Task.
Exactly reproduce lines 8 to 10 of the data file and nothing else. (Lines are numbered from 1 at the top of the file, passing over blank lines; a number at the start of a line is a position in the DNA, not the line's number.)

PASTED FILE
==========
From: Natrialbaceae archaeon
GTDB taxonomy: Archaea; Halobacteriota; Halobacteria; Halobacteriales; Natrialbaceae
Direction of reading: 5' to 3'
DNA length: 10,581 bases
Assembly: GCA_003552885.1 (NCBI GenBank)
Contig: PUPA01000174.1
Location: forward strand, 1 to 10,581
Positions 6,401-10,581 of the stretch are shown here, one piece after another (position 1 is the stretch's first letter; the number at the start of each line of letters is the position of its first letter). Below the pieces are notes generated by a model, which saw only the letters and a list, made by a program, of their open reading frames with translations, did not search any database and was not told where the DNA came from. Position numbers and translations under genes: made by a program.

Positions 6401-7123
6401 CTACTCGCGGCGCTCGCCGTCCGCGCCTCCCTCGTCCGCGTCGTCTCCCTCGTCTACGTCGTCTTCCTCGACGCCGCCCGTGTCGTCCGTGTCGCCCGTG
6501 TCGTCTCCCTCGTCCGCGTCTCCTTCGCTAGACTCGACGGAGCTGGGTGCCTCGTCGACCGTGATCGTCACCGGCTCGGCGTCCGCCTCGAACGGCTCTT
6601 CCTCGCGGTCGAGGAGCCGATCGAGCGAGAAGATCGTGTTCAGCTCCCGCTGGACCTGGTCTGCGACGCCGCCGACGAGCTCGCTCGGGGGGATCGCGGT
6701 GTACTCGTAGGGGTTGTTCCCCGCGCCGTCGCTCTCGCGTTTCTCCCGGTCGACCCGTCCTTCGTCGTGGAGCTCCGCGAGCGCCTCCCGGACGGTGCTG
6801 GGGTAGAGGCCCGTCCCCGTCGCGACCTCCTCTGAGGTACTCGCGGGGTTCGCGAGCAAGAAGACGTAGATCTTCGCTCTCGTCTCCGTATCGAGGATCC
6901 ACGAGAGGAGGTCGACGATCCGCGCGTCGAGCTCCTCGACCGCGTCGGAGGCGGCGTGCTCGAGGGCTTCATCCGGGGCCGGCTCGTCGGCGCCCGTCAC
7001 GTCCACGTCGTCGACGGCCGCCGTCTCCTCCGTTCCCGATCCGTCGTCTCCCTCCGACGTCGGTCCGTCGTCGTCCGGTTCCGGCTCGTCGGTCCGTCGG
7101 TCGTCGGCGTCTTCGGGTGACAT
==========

Positions 6,401-10,581 of the stretch are shown here, one piece after another (position 1 is the stretch's first letter; the number at the start of each line of letters is the position of its first letter). Below the pieces are notes generated by a model, which saw only the letters and a list, made by a program, of their open reading frames with translations, did not search any database and was not told where the DNA came from. Position numbers and translations under genes: made by a program.

Positions 6401-7123
6401 CTACTCGCGGCGCTCGCCGTCCGCGCCTCCCTCGTCCGCGTCGTCTCCCTCGTCTACGTCGTCTTCCTCGACGCCGCCCGTGTCGTCCGTGTCGCCCGTG